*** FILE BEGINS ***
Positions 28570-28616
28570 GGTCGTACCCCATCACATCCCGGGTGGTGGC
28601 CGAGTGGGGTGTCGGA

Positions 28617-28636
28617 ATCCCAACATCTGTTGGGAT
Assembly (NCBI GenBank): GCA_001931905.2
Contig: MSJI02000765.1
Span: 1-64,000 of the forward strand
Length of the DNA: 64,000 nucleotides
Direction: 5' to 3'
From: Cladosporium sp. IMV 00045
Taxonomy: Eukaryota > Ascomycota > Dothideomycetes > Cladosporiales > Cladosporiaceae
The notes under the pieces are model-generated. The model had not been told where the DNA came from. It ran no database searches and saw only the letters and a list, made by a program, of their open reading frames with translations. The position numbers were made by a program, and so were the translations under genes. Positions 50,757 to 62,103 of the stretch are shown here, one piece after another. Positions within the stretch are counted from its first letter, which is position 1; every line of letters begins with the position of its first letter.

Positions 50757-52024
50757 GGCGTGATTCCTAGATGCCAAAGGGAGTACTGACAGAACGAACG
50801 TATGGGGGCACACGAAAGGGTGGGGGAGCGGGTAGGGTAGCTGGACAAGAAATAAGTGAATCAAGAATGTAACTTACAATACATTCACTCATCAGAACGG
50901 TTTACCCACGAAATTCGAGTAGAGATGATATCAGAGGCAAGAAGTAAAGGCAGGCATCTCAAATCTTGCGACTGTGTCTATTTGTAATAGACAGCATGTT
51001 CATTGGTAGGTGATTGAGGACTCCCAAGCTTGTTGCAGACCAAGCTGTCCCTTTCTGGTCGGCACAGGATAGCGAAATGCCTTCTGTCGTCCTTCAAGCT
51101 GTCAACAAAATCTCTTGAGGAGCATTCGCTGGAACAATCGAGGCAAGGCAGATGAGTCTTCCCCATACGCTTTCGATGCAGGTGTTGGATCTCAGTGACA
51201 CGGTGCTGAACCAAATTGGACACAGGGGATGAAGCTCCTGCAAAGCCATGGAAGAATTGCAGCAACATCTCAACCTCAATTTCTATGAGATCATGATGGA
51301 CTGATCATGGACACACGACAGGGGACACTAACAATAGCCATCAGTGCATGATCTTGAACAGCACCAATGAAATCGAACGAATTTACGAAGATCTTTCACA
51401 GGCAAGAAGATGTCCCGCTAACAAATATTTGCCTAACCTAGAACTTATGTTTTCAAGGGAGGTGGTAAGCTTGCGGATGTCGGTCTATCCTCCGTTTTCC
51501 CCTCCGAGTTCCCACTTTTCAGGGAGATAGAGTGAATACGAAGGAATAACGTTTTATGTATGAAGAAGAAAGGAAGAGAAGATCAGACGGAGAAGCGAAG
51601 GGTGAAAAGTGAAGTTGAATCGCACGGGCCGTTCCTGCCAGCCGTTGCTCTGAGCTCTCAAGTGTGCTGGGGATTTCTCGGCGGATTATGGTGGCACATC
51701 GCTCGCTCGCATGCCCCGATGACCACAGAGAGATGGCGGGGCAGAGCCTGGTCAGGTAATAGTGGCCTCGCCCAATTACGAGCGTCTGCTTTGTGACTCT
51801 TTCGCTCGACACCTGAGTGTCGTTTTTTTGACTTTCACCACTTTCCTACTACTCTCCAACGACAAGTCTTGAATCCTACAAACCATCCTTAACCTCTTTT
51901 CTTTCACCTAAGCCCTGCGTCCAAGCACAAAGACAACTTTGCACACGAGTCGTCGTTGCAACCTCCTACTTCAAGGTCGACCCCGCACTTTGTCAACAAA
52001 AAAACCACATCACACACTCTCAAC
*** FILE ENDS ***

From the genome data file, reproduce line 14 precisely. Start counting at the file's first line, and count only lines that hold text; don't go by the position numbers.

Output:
Positions 50757-52024